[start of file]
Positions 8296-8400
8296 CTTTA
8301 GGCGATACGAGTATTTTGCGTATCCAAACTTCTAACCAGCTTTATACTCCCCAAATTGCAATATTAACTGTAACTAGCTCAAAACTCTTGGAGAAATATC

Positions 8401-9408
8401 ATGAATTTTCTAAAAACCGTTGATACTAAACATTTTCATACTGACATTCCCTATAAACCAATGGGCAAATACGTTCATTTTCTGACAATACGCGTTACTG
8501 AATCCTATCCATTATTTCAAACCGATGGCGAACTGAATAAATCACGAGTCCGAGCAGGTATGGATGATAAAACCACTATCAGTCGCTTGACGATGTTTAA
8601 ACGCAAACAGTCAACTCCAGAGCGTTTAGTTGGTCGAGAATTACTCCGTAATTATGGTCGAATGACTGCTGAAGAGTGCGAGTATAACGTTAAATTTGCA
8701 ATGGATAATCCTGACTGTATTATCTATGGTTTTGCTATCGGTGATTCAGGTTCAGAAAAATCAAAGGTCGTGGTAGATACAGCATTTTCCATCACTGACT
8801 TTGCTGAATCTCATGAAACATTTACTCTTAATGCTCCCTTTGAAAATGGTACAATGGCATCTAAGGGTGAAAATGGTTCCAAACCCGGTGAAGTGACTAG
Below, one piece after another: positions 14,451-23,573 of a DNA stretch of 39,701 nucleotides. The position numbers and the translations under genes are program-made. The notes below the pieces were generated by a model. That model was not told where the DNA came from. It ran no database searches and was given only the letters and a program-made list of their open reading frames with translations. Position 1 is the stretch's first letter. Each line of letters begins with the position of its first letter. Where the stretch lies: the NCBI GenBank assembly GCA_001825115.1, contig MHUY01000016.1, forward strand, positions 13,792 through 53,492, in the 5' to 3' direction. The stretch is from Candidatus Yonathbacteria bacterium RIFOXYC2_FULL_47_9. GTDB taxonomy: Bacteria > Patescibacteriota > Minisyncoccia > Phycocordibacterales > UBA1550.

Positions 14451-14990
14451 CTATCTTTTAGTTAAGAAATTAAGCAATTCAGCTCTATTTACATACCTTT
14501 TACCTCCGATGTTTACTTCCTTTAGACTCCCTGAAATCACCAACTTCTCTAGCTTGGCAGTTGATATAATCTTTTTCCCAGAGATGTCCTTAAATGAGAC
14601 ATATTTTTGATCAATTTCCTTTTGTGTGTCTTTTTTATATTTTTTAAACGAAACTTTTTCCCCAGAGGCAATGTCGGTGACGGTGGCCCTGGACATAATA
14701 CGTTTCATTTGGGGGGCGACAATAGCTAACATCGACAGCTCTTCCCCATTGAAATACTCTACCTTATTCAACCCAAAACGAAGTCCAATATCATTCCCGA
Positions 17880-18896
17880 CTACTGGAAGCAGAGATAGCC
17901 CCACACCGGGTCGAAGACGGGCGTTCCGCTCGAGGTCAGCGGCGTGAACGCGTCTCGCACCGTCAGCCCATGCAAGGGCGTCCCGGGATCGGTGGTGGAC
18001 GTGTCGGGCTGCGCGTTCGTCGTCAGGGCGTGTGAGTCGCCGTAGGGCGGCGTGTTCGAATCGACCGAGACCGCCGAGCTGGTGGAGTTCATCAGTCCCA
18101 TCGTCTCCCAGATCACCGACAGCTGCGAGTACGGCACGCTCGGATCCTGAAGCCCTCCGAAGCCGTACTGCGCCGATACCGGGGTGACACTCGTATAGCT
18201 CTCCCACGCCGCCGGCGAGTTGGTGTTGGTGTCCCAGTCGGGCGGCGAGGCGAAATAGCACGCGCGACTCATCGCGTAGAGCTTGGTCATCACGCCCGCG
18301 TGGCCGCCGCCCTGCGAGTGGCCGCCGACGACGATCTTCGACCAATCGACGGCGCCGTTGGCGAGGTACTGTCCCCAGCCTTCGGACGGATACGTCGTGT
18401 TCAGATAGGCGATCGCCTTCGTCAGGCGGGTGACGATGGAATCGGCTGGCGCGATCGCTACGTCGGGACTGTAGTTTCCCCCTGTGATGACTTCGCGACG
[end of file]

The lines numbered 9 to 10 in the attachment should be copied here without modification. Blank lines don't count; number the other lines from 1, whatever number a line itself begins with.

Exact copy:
8801 TTGCTGAATCTCATGAAACATTTACTCTTAATGCTCCCTTTGAAAATGGTACAATGGCATCTAAGGGTGAAAATGGTTCCAAACCCGGTGAAGTGACTAG
Below, one piece after another: positions 14,451-23,573 of a DNA stretch of 39,701 nucleotides. The position numbers and the translations under genes are program-made. The notes below the pieces were generated by a model. That model was not told where the DNA came from. It ran no database searches and was given only the letters and a program-made list of their open reading frames with translations. Position 1 is the stretch's first letter. Each line of letters begins with the position of its first letter. Where the stretch lies: the NCBI GenBank assembly GCA_001825115.1, contig MHUY01000016.1, forward strand, positions 13,792 through 53,492, in the 5' to 3' direction. The stretch is from Candidatus Yonathbacteria bacterium RIFOXYC2_FULL_47_9. GTDB taxonomy: Bacteria > Patescibacteriota > Minisyncoccia > Phycocordibacterales > UBA1550.